Buttes of the Sacramento (Sutter Buttes) by Edward Kern, 1846
Standing atop South Butte looking north toward Shasta peak

Back side of South Butte looking west
toward the Coast Range

The horses and men are pictured on the edge of a BIG drop-off! Note view of back side. The men and horses were near the antenna.
Both Kern and I show Shasta Peak far to the north as in a telephoto view.

Did Kern make use of the camera obscura?

Who mapped the course of the Humboldt River on the 1848 Frémont-Preuss map? Hint: Frémont was not on the Humboldt river during his 3rd mapping expedition.

Before Frémont's visit, were the visits in 1829 and 1833 by Michel Laframboise of the Hudson's Bay Company. Next was the visit in October 1841 by Lt. Emmons of the United States Exploring Expedition, led by Charles Wilkes. The illustrative plate below was engraved by J. W. Steel from a drawing by expedition artist Alfred T. Agate.

But be aware that the chosen scenic location from which the artist made his original sketch was not necessarily the actual camp location.

The country continued much the same until, on the [October] 15th, they came in sight of the Prairie Butes [sic]. a regular collection of hills, rising out of the level plain like islands from the water. These are very deceptive in height, and may be seen from a great distance. The party encamped on a small creek, called by the trappers the Little Fork of the Butes [Butte Slough].The hunters said that the party employed by the Hudson Bay Company last year caught more than one hundred beavers during their sojourn in this neiglibourliood with their cattle.

On the 16th, they passed towards the Butes and encamped, after an ineffectual search for water, at a place that had been occupied for the same purpose by Michel [Laframboise], in the valley or "Krall" [corral?] of the Butes. Here they found two deep holes of stagnant water, the remains of a rivulet that was now dried up...

There is little doubt that each of the Butes was once a volcano. They are grouped within an oval space , which has a circumference of about thirty miles: the longest diameter of the oval figure lies in a northeast and southwest direction. The valley passes through the southern part, and opens out on the eastern: it is about seven miles in length; and here the party found water. This valley may be considered as a prolongation of the exterior plain, though parts of it are somewhay higher, as appeared by it not having been overflowed. The highest of the Butes was made by a triangulation executed by Lieutenant [George Foster] Emmons and Mr. [Henry] Eld, seventeen hundred and ninty-four feet. They have the appearance of once having been much higher and more extended than they are now....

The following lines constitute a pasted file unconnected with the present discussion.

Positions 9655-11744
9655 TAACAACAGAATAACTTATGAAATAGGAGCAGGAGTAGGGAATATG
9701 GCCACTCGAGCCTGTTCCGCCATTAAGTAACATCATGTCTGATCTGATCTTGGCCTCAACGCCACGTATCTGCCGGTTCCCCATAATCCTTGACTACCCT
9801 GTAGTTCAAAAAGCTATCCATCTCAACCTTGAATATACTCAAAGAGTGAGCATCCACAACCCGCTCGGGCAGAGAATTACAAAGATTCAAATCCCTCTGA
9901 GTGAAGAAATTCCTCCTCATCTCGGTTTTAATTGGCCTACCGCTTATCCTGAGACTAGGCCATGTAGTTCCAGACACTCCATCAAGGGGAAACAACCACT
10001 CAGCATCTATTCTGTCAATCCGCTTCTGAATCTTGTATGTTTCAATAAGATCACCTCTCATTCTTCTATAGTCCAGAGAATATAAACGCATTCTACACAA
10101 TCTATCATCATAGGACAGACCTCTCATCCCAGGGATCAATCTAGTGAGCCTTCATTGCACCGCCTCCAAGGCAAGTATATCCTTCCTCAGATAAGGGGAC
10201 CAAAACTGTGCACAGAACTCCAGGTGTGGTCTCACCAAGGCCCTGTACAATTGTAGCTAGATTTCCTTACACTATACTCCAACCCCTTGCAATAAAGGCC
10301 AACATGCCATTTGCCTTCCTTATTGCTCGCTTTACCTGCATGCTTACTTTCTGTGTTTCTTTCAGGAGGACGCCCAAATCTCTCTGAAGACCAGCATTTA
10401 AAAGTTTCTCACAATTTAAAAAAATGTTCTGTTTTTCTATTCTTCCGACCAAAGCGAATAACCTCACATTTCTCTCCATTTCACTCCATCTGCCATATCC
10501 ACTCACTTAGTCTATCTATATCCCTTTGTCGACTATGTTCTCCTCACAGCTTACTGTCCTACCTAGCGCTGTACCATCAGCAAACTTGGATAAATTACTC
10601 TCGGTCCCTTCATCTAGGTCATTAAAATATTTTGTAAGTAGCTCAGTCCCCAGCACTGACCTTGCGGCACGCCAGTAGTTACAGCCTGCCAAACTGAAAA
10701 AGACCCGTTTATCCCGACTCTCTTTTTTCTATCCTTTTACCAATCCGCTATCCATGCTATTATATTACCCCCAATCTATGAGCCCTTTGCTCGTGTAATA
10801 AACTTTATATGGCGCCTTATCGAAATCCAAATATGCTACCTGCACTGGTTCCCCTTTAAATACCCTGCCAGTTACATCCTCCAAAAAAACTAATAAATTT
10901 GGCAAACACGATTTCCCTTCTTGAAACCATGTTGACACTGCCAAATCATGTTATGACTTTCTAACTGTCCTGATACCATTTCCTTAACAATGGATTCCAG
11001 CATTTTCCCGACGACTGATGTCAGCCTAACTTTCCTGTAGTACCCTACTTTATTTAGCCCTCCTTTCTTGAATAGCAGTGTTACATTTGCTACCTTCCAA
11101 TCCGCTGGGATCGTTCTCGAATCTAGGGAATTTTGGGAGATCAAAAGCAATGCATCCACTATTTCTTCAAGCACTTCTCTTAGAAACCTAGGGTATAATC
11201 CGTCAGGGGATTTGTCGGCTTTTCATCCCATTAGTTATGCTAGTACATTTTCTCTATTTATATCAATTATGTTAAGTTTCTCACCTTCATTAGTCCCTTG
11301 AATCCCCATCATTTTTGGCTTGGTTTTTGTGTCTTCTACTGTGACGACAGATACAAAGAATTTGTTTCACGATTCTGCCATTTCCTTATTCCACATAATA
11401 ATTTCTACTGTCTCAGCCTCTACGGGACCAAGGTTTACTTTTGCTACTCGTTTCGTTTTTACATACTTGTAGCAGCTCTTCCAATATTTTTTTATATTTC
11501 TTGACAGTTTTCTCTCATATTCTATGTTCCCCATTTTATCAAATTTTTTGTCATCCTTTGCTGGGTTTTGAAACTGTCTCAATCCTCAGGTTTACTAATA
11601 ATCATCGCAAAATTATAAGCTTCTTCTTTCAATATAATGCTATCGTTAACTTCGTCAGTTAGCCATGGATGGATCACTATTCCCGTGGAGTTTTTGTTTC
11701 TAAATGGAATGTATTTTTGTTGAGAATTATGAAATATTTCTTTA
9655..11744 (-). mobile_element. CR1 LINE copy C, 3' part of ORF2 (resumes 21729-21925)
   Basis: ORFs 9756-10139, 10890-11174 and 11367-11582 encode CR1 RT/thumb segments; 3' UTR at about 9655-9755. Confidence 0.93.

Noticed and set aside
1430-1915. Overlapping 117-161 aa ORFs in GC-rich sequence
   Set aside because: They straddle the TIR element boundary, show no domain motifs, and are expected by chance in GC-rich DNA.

The Butes were ascertained to be in the latitude of 39º 08'N.; yet it has been generally believed that these were on the dividing line between Oregon and California.

In that last line represents a confusions names, because Shasta Peak (Frémont's "Shastl") was sometimes called by the French trapper's word "Butte," and is indeed very near the 42nd parallell.

The Emmons camp was very near that of Frémont. Here it the vantage of the plate in the Report.

Were all those people really up there as pictured in Kern's view on South Butte? Probably not. But there is a road up an ascending ridge to this point today which probably was not a challenge for horse travel back then.

This field sketch is of Laguna Pueblo and was done by Edward Kern's brother Richard Kern about 1850. Kern was at that time employed by Lt. James Hervey Simpson of the U. S. Topographical Corps, who was conducting surveys in the newly acquired Southwest.

Below is an engraving by Seth Eastman based on Kern's sketch for publication in Henry Schoolcraft's Indian Tribes.

Quite obviously, in this case, human figures were added to the original scene to show scale and add interest. They are, of course, placed where they add balance to the composition.

These images were scanned from In the Shadow of Frémont: Edward Kern and the Art of Exploration. 1845-1860, Hine, Robert V., University of Oklahoma Press, Noeman, 1982.

See also people in Report illustrations at:

go Frémont's Long Camp near Carson Pass, Charle's Preuss's vantage for his 1844 drawing of Carson Pass.
go Pyramid Lake, Nevada


©1999, 2013
Bob Graham